I wrote a blog article a few months ago giving kudos to the guys at CodeSmith after my discovery of PLINQO 2.0. Since then, I haven’t done much with LINQ-to-SQL because the legacy projects at my day job use Castle ActiveRecord with NHibernate. But I recently started a new project (giving me the freedom to investigate other technologies) and was pleasantly surprised to find PLINQO 3.0. In addition to a new major code revision, I found that CodeSmith released a new website with more information about the benefits of PLINQO and sample usage.
In case you’re not familiar with PLINQO, this set of code-generation templates is designed to enhance the LINQ-to-SQL development experience. They’re not only a time-saver like most code generation templates, but they allow you to overcome many of the limitations of “raw” LINQ-to-SQL. See Does LINQ StinQ? Not with PLINQO!
My first article covered some of the main benefits of PLINQO 2.0, including:
- Generates one file per entity instead of one massive DBML file.
- Generates partial classes where custom code can be written and won’t be overwritten.
- Generated entity files are added to the project as code behind files to their corresponding custom entity files.
- Adds customizable business rules engine to enforce entity validation, business and security rules.
- Generation of entity manager classes… Provides access to common queries based on primary keys, foreign keys, and indexes.
- Ability to automatically remove object prefix and suffixes (ie. tbl and usp) [based on RegEx].
In addition to those features, PLINQO 3.0 has the following benefits:
- Entity Detach – Detach entities from one DataContext and attach to another (very useful for caching scenarios).
- Entity Clone – Create copies of entities in-memory, set only the properties that need to be changed and persist as a new object with a new primary key.
- Many-to-Many Relationships – Yes, M:M can be done in LINQ-to-SQL without writing goofy code to manage the link tables.
- Auditing – The app can track all property changes complete with a copy of the old value and new value. Tracked changes can be read iteratively or dumped to an XML string.
- Batch Updates and Deletes – You can perform updates and deletes on records based on criteria on the SQL Server without pulling each record into your app first. I’d already been using another implementation of this concept, but it’s nice to have it built into PLINQO.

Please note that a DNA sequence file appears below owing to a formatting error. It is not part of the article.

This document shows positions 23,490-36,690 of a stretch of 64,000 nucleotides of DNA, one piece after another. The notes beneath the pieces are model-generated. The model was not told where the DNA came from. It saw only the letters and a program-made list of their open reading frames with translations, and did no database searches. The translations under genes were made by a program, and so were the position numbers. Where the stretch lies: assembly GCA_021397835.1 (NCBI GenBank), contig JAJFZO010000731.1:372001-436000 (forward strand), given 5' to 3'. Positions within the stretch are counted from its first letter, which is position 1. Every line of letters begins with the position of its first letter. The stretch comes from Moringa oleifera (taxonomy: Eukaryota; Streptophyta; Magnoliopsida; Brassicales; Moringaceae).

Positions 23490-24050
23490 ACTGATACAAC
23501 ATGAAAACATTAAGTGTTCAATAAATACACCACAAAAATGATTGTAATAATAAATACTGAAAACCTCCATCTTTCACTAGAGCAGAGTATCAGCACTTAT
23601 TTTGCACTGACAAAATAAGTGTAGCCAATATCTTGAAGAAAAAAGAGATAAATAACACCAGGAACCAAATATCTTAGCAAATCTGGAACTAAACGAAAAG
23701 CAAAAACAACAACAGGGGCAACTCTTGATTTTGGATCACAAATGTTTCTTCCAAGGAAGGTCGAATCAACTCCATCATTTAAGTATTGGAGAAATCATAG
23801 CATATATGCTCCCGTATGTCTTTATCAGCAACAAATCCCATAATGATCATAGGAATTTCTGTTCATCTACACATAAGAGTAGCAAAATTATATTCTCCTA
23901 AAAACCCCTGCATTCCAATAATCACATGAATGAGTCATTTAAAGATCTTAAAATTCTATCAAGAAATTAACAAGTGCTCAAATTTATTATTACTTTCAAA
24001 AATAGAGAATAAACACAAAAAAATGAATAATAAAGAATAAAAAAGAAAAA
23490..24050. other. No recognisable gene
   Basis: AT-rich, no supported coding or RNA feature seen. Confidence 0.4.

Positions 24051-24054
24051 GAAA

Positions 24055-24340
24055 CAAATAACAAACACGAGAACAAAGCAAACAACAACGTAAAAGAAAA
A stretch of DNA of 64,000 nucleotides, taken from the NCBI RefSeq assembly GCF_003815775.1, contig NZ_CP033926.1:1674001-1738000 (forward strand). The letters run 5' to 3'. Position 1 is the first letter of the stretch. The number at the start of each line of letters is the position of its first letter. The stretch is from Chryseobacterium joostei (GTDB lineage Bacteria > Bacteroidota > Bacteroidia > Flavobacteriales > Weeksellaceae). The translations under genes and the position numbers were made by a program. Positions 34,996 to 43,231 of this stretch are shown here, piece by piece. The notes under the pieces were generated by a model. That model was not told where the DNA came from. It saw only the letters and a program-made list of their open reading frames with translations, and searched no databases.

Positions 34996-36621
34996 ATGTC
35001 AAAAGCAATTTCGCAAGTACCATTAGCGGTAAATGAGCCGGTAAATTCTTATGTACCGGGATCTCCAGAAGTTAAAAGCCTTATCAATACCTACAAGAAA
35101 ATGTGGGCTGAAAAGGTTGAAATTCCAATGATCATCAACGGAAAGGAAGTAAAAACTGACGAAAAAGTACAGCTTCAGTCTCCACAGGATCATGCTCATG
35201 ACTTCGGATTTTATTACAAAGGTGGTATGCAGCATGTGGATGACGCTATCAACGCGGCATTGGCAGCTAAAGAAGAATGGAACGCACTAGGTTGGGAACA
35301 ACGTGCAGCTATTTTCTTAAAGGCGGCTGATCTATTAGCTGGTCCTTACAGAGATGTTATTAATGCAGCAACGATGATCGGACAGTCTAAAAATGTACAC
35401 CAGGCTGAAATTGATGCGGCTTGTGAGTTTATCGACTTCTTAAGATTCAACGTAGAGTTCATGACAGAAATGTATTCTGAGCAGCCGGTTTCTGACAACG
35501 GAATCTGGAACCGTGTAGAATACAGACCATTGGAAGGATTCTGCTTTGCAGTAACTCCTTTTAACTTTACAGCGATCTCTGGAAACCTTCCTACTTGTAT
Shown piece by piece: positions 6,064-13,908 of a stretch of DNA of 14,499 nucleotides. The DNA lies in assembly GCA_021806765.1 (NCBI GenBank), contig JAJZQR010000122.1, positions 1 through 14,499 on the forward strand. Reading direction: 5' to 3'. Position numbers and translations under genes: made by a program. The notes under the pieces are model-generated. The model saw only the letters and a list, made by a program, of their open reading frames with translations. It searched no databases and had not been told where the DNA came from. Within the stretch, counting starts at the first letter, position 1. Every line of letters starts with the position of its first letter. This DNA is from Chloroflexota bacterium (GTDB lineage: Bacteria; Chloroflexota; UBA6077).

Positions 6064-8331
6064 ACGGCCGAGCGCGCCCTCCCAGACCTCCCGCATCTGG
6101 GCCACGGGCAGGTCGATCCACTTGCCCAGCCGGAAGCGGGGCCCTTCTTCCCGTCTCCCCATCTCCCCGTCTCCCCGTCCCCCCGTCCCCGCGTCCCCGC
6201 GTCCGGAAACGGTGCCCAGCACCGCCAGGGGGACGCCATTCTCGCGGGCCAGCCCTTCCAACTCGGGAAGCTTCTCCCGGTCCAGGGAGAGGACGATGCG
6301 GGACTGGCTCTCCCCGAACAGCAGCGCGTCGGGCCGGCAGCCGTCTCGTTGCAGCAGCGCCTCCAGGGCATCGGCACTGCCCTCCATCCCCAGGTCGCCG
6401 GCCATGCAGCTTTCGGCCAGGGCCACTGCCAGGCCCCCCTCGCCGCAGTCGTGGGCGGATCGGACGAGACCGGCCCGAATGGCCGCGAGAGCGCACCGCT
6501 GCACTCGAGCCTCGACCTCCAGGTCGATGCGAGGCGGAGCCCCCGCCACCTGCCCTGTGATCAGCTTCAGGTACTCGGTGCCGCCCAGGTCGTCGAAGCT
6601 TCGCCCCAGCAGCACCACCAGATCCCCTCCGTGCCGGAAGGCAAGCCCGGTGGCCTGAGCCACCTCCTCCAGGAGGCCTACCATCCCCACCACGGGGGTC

- Multiple Result Sets – PLINQO can pull multiple recordsets back in a single request. This can be done either by using a stored procedure or using the ExecuteQuery method passing a list of queries as parameters.
I think some of those benefits may have existed in the 2.0 release, but weren’t documented. I’m glad to see they’re starting to provide more documentation and samples. It would still be nice to see more, however (as it occurs to me) your custom PLINQO code really sits on top of LINQ-to-SQL, so all of the standard LINQ documentation applies.
I do have some suggestions for CodeSmith to implement in future versions of PLINQO:
- I’m fond of the IRepository pattern because of unit testing with frameworks such as Rhino Mocks. I’ve seen a couple of implementations of IRepository with LINQ (example 1, example 2). This should be a code generation option.
- I’d like to see a DataContext session factory with per-web-request lifestyle. This is available in other ORM systems like ActiveRecord. After some digging, I found an example of this that also demonstrates integration with Microsoft’s MVC and Castle Windsor (IoC). Sweet.
- There are some helpful LINQ libraries out there, such as LINQKit and the LINQ Dynamic Query Library. It would be nice to include these and/or other free libraries with PLINQO.
- I’ve gotten the impression that Microsoft is going to favor the Entity Framework (LINQ-to-Entities) over LINQ-to-SQL. I’d love to see PLINQO adapted to support the Entity Framework. That would certainly placate the domain-driven design fans along with those who use db’s other than MS SQL.
Finally, a bit of a rant: I’m kind-of annoyed that PLINQO only has one way to select the tables you want to include in code generation: you have to write a RegEx to identify tables to exclude. I’ve worked on several projects where I want to generate entities for less than 50% of the tables in my database. For instance, when writing modules for DotNetNuke, I only want to generate entities for my 5 tables, not the 100+ tables that come with a DNN installation.
NetTiers had a dialog to select tables for code generation. It sure would be nice to bring that back in PLINQO. If a dialog box is too much trouble, at least there could be a switch to specify whether my RegEx is an include list or an exclude list. I submitted a ticket to CodeSmith on this one. Please vote and add comments on their website if you support this idea. How about it, CodeSmith? 🙂
See the new PLINQO website at http://www.plinqo.com/ for downloads, documentation and an offer to get a free copy of CodeSmith. I also suggest that you watch both introductory videos: Video 1. Video 2.